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Reviews of "Broadly Inhibitory Antibodies against Severe Malaria Virulence Proteins"

Reviewers: B Wilder (Oregon Health & Science University) | 📘📘📘📘📘 • T Tsuobi (Ehime University) | 📘📘📘📘📘

Published onJun 13, 2024
Reviews of "Broadly Inhibitory Antibodies against Severe Malaria Virulence Proteins"
key-enterThis Pub is a Review of
Broadly inhibitory antibodies against severe malaria virulence proteins
Broadly inhibitory antibodies against severe malaria virulence proteins
Description

Abstract Plasmodium falciparum pathology is driven by the accumulation of parasite-infected erythrocytes in microvessels. This process is mediated by the parasite’s polymorphic erythrocyte membrane protein 1 (PfEMP1) adhesion proteins. A subset of PfEMP1 variants that bind human endothelial protein C receptor (EPCR) through their CIDRα1 domains is responsible for severe malaria pathogenesis. A longstanding question is whether individual antibodies can recognize the large repertoire of circulating PfEMP1 variants. Here, we describe two broadly reactive and binding-inhibitory human monoclonal antibodies against CIDRα1. The antibodies isolated from two different individuals exhibited a similar and consistent EPCR-binding inhibition of 34 CIDRα1 domains, representing five of the six subclasses of CIDRα1. Both antibodies inhibited EPCR binding of both recombinant full-length and native PfEMP1 proteins as well as parasite sequestration in bioengineered 3D brain microvessels under physiologically relevant flow conditions. Structural analyses of the two antibodies in complex with two different CIDRα1 antigen variants reveal similar binding mechanisms that depend on interactions with three highly conserved amino acid residues of the EPCR-binding site in CIDRα1. These broadly reactive antibodies likely represent a common mechanism of acquired immunity to severe malaria and offer novel insights for the design of a vaccine or treatment targeting severe malaria.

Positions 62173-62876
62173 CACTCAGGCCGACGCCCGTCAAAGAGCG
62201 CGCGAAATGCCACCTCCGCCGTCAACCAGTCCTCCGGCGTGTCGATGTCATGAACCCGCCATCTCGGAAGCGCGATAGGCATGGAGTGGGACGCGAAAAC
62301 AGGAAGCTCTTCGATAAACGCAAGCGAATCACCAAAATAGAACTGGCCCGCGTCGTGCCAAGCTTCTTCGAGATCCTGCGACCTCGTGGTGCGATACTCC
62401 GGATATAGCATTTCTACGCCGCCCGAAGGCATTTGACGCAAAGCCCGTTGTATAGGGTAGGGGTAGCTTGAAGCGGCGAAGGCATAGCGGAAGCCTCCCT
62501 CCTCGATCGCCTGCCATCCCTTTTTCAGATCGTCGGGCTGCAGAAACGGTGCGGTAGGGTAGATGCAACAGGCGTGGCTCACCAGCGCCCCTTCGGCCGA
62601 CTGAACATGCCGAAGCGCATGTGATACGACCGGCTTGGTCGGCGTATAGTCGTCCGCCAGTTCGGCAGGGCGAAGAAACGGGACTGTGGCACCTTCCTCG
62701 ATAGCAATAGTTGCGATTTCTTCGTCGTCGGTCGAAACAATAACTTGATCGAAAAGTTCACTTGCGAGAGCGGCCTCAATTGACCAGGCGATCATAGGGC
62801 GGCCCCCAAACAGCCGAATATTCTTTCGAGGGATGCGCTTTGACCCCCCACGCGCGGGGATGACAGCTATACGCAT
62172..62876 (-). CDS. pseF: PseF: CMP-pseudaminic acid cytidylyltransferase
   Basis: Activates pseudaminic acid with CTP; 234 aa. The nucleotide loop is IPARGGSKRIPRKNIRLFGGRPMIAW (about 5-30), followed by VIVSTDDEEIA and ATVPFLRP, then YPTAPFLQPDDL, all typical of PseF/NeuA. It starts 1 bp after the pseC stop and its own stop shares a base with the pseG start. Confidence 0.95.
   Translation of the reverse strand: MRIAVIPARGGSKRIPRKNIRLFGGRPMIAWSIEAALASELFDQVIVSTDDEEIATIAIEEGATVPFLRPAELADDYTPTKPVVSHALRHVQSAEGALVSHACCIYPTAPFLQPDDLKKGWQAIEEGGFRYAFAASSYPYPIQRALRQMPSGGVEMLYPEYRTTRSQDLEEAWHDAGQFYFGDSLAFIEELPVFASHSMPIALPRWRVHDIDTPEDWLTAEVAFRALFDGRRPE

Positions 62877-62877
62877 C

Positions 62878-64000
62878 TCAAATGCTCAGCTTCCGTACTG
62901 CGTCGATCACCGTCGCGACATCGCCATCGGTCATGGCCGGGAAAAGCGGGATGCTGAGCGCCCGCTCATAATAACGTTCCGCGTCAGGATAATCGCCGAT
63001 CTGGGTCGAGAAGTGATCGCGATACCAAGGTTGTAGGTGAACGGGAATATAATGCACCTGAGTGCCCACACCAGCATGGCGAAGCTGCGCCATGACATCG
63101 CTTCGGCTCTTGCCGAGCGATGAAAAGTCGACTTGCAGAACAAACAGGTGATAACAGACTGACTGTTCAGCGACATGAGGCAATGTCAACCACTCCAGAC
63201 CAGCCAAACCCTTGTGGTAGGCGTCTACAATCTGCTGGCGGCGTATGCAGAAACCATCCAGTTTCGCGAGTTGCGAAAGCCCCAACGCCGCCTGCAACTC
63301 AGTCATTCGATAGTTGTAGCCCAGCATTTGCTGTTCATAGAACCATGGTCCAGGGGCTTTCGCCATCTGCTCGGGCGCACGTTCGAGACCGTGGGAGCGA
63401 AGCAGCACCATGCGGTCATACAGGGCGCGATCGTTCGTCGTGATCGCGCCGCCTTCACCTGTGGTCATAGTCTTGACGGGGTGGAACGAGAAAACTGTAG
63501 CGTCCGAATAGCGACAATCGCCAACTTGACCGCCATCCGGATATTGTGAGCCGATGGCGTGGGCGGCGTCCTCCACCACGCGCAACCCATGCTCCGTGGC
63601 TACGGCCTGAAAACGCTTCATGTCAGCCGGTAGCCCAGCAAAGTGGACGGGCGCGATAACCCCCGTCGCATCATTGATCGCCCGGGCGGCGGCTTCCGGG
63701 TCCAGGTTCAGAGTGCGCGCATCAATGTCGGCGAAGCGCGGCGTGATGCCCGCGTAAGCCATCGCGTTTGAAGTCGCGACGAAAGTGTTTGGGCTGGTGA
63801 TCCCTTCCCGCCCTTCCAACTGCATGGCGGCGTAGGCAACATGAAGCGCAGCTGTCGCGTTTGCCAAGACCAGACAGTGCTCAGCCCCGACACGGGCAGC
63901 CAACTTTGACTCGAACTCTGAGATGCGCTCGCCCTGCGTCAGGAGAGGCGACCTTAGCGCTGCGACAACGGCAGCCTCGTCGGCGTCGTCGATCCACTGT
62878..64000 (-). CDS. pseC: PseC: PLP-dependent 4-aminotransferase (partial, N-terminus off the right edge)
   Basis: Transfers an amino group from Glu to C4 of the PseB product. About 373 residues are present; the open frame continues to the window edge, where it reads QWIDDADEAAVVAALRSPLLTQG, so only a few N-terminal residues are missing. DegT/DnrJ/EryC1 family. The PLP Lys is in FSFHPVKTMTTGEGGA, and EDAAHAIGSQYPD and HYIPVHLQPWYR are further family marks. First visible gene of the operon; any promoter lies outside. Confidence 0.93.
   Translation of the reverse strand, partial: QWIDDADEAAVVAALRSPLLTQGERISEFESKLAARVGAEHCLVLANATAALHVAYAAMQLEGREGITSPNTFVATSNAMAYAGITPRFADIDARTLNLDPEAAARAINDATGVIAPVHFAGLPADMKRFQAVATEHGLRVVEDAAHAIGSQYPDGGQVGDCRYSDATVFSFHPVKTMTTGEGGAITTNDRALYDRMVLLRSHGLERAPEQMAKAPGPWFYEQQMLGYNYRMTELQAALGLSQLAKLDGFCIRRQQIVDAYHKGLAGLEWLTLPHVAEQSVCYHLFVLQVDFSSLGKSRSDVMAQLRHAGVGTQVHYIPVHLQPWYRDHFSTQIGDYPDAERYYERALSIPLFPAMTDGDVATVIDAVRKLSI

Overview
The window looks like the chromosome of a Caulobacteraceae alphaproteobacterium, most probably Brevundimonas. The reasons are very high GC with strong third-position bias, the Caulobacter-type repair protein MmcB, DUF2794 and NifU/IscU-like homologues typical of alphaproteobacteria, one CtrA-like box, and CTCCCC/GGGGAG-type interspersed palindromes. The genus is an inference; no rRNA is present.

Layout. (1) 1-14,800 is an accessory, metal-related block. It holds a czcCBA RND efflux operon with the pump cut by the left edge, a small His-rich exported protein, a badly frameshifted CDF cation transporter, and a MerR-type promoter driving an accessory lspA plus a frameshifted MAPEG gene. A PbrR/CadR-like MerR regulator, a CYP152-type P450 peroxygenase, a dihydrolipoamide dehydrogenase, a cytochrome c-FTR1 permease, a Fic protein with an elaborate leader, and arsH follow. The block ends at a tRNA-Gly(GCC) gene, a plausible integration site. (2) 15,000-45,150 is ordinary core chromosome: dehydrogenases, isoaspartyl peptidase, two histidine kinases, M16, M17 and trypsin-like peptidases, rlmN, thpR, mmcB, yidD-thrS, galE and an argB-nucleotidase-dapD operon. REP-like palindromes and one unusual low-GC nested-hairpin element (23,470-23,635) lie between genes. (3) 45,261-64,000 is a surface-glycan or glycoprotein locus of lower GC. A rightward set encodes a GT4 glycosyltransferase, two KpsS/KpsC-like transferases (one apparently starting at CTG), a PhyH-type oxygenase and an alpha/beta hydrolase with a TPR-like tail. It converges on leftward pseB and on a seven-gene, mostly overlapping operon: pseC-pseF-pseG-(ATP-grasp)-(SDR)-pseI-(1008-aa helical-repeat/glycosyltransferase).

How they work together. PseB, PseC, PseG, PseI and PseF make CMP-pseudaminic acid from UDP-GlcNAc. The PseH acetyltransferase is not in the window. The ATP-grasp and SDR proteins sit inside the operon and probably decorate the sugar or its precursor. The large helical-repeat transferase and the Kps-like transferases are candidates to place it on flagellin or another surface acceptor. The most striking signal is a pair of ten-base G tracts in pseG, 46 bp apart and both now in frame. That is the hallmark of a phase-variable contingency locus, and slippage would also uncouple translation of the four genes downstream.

To read the original manuscript, click the link above.

Summary of Reviews: The reviewers found the study compelling, providing strong evidence for the existence of broadly inhibitory human antibodies that can recognize and neutralize the diverse range of PfEMP1 variants from Plasmodium falciparum involved in severe malaria pathogenesis. They commended the comprehensive experimental approach, combining advanced techniques like monoclonal antibody isolation, functional assays, structural biology, and in vitro modeling of cytoadhesion under physiological conditions. The conclusions about the common binding mechanism targeting conserved epitopes on the PfEMP1 CIDRα1 domain were well supported by the structural data. However, one reviewer suggested tempering the claim that the identified antibodies represent a "uniform mode of binding," as the analysis was limited to only two antibodies. Additionally, providing further context on the potential implications for antibody-based therapies or vaccine design against severe malaria could strengthen the discussion.

Reviewer 1 (Brandon W…) | 📘📘📘📘📘

Reviewer 2 (Takafumi T…) | 📘📘📘📘📘

RR:C19 Strength of Evidence Scale Key

📕 ◻️◻️◻️◻️ = Misleading

📙📙 ◻️◻️◻️ = Not Informative

📒📒📒 ◻️◻️ = Potentially Informative

📗📗📗📗◻️ = Reliable

📘📘📘📘📘 = Strong

To read the reviews, click the links below. 

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